Something always gets lost in the transition from book to movie in comics adaptations. It’s practically unavoidable, if only because the two mediums are so inherently different. Wolverine never wears his bright yellow tights in the movies, because it’s hard to make them believable. Dr. Manhattan in Watchmen was naked less often, because audiences can only handle so much blue penis. But some changes are a little harder to justify. Changes like making Spider-Man’s therapist friend, Dr. Ashley Kafka, into a male Nazi who tortures Jamie Foxx’s Electro for Amazing Spider-Man 2.

This seemingly pointless alteration was highlighted by Vanity Fair (via io9), who tracked down and interviewed the character’s real-life inspiration, a hypnotherapist named Frayda Kafka that used to counsel J.M. DeMatteis, a former Spider-Man writer. DeMatteis wanted to honor Kafka in some way, so he wrote her into his comics, where she remained one of Spider-Man’s allies. That is until recently, when she was [spoiler alert] killed by a rampaging villain called Massacre, prompting Spider-Man—who, at the time, was actually Dr. Octopus—to seek revenge. (Basically, comic books.)


Vanity Fair tried to explain all of this to the real Frayda Kafka, with Kafka describing it all as “very upsetting.” But she’s even less enthused about her cinematic sort-of-appearance, saying she’d prefer people recognize her as the inspiration for the original character, not the version from Amazing Spider-Man 2—who is, after all, just an evil German scientist that happens to share the same name.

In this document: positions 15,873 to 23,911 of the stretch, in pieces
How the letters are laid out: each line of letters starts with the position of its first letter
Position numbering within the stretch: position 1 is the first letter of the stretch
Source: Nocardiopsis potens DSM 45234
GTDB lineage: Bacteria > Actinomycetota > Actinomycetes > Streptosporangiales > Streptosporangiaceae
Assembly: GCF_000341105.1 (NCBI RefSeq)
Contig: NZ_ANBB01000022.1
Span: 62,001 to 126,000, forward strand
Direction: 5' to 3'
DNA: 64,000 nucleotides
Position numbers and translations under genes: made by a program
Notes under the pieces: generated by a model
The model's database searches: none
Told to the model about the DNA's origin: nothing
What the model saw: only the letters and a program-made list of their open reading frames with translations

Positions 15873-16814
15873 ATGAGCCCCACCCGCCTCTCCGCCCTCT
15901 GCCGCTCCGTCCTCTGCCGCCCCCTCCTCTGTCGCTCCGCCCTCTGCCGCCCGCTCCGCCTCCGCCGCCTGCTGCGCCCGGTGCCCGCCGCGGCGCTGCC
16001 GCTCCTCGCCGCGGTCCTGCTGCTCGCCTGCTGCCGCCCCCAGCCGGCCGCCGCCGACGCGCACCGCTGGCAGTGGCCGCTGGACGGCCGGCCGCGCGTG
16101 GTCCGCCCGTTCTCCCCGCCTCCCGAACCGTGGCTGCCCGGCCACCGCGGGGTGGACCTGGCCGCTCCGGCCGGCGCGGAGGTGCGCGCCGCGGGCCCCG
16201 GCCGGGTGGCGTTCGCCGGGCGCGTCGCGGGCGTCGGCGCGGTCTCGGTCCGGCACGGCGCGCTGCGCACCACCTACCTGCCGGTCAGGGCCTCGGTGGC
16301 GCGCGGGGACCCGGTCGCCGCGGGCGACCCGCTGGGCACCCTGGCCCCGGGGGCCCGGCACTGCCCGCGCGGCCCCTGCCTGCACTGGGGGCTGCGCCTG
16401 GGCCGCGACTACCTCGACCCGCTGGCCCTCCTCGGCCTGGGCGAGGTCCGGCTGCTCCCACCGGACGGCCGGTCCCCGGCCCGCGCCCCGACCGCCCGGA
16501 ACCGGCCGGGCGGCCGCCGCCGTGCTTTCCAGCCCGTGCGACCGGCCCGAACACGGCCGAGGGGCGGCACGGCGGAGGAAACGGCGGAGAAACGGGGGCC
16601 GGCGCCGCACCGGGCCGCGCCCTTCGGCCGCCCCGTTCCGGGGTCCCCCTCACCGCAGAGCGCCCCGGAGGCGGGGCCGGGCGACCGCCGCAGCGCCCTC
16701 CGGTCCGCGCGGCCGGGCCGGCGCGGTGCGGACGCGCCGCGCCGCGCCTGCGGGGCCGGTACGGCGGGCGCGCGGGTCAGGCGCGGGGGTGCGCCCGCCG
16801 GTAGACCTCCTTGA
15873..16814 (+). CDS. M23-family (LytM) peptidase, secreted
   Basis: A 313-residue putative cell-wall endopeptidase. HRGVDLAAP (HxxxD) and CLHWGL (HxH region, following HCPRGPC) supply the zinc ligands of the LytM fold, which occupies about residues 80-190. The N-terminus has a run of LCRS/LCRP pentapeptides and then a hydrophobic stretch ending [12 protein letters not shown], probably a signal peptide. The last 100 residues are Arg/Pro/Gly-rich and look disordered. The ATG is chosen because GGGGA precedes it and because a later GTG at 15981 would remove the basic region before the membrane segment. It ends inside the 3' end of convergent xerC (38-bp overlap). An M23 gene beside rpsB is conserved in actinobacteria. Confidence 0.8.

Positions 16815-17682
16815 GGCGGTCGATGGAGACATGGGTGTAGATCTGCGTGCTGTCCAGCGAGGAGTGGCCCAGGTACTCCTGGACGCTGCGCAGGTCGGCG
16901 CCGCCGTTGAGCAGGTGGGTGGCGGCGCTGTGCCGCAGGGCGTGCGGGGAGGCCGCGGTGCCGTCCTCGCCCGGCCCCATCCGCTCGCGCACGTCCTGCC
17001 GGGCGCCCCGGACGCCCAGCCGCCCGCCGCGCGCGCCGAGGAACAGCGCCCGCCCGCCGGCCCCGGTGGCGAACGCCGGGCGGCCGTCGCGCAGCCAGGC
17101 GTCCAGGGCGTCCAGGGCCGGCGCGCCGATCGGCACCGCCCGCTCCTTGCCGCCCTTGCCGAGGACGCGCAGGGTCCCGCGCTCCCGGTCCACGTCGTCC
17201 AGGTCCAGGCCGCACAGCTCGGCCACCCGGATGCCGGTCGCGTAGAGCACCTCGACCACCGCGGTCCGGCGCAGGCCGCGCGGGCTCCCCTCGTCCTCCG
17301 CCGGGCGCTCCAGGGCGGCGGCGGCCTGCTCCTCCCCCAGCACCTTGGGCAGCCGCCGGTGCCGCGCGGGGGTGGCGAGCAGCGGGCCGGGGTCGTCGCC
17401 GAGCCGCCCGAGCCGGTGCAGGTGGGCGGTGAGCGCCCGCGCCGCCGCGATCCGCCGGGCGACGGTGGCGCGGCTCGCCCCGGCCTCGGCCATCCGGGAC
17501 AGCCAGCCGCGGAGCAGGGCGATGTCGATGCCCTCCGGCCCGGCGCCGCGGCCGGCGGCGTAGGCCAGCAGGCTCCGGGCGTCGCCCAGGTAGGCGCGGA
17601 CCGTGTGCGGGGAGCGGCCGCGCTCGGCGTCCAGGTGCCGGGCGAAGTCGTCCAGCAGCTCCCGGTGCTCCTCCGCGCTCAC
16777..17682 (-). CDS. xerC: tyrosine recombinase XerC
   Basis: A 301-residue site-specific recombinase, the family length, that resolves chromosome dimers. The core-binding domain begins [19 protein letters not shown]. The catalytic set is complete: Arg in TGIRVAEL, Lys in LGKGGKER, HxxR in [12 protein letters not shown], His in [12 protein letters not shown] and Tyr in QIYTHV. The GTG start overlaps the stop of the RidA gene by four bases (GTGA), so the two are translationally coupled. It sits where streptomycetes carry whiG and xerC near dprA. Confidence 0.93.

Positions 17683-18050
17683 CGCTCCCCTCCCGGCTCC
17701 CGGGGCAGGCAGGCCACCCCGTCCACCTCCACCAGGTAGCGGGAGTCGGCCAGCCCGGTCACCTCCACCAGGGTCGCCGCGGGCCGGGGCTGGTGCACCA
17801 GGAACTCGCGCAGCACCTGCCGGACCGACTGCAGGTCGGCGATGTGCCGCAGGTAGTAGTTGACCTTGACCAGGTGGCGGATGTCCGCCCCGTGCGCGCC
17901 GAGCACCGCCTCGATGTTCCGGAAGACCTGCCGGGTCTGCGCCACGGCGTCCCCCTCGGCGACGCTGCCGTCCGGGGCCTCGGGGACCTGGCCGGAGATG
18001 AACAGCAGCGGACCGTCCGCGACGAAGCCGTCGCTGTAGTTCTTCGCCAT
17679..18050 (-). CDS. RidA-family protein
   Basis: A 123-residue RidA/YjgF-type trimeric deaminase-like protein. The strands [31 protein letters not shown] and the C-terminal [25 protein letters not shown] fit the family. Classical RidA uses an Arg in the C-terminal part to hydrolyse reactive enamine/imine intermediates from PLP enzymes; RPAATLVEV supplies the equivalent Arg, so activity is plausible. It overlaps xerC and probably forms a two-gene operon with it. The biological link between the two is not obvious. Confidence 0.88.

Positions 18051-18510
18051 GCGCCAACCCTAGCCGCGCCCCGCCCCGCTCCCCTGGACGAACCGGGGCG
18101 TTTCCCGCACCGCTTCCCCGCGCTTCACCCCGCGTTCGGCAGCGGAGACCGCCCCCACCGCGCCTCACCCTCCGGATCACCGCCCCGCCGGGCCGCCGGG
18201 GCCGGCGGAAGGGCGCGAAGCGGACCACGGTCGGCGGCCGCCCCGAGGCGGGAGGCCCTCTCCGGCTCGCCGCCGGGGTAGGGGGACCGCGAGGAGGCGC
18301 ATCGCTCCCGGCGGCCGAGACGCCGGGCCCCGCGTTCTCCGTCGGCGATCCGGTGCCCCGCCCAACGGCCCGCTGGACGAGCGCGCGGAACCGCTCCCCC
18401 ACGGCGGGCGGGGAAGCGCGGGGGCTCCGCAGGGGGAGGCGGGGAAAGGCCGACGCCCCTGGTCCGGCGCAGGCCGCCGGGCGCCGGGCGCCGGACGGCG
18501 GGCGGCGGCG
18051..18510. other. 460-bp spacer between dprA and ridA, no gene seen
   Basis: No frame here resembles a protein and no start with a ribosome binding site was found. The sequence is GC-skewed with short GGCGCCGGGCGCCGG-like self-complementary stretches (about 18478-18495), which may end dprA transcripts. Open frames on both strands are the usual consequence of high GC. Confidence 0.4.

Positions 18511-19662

In the grand scheme of things, it’s a pretty small change that doesn’t really impact Amazing Spider-Man 2 in any meaningful way, other than how bizarre it is to make a Nazi bad guy out of a female good guy—one who also happens to be based on a real person. But it does show the danger filmmakers face in comic-book adaptations when they are pulling character names out just for the sake of fan service. Devoted fans are always going to catch this sort of thing, and Hollywood should rest assured that they will always be on the Internet in minutes, registering their disgust throughout the world.